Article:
jiscinvolve.org: This week, Intel announced the Minnowboard, a small embedded development board akin to the RaspberryPi, BeagleBoard and similar devices. The point that grabbed my attention is that it’s being touted as an “open source computer”. Just how “open source” is the Minnowboard?
unixmen.com: When AMD64 (AMD) and EM64T (Intel) CPU technology was new and ready for the prime market, there was much talk about whether the real-world was ready for 64bit computing in the consumer sector. Well, it’s now 2013 and we are still talking about whether 64bit computing is ready, as opposed to good old reliable 32bit.
arstechnica.com: The new Pwn Plug looks less like a DC power supply plug—the form factor of its predecessor—and more like a small Wi-Fi access point or router. But inside, it's really a Linux-powered NSA-in-a-box, providing white hat hackers and corporate network security professionals a "drop box" system that can be remotely controlled over a covert Internet channel or a cellular data connection.
- Intel's first 'open-source PC' on sale for $199
- BeagleBone Black becomes a handheld classic gaming console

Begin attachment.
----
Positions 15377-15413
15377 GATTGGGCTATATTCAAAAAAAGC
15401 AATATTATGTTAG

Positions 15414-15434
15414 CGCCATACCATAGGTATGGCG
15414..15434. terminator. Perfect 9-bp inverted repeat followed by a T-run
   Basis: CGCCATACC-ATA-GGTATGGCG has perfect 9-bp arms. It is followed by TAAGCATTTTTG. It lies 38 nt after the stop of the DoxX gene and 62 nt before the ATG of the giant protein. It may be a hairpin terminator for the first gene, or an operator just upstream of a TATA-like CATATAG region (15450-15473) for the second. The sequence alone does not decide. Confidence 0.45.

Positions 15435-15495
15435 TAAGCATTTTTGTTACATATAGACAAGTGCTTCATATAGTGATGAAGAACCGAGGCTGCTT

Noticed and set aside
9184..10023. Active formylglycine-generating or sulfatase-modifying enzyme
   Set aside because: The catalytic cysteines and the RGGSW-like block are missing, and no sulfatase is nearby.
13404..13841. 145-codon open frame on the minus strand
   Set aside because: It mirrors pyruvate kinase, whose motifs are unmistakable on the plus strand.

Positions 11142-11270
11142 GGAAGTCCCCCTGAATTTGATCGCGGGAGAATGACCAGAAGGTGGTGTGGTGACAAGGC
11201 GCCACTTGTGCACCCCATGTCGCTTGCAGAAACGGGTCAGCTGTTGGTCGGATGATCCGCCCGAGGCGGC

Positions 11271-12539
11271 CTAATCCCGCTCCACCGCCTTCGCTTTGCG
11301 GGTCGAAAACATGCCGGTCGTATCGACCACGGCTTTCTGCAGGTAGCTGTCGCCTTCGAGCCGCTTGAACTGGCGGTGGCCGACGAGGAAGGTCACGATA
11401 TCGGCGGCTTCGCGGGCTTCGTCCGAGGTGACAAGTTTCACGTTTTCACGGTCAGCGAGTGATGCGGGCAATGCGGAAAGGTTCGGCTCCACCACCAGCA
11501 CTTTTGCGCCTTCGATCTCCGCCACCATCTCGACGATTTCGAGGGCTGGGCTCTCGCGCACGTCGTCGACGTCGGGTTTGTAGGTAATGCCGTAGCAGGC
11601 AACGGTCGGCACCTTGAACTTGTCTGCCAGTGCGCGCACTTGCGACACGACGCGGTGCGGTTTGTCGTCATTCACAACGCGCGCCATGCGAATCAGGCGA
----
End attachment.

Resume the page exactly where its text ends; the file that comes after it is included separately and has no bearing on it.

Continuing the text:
- Creating a $99 parallel computing machine is just as hard as it sounds
siliconangle.com: IBM just pulled the curtains back on the PowerLinux 7R4, an open system that sports a scaled-down version of Watson’s brain.
things-linux.blogspot: In my last article I described how to set up a Raspberry Pi as a network attached storage (NAS) device and UPnP media server. By the time I was done with that project I was so impressed with the power and flexibility of the Pi that I decided to order another unit and set it up to replace my Linux Mint-based home entertainment system computer.
zdnet.com: Today, Linux rules supercomputing. It wasn't always that way. Here's how Linux moved from being Linus Torvald's hobby operating system to being the OS of choice for high-performance computing.
linux.com: In less than two years the Raspberry Pi has sold more than 1 million units and become widely used and adored among DIY hackers and embedded professionals alike. It began in 2006 as a modest idea to provide a low-cost educational computer for students to tinker with. Now the $25 Linux-based single-board computer is the basis for all kinds of gadgets.
geeky-gadgets.com: Rikomagic UK is gearing up to launch a new line of mini PCs in the form of the Minix Linux ARM Mini PCs that will take the form of the MK802 III LE (Linux Edition) and MK802 IV LE
livemint.com: It’s a single circuit board the size of a credit card with no screen or keyboard, a far cry from the smooth tablets that dominate the technology market. But the world’s cheapest computer, costing just $25, has astonished its British creators by selling almost 1.5 million units in 18 months.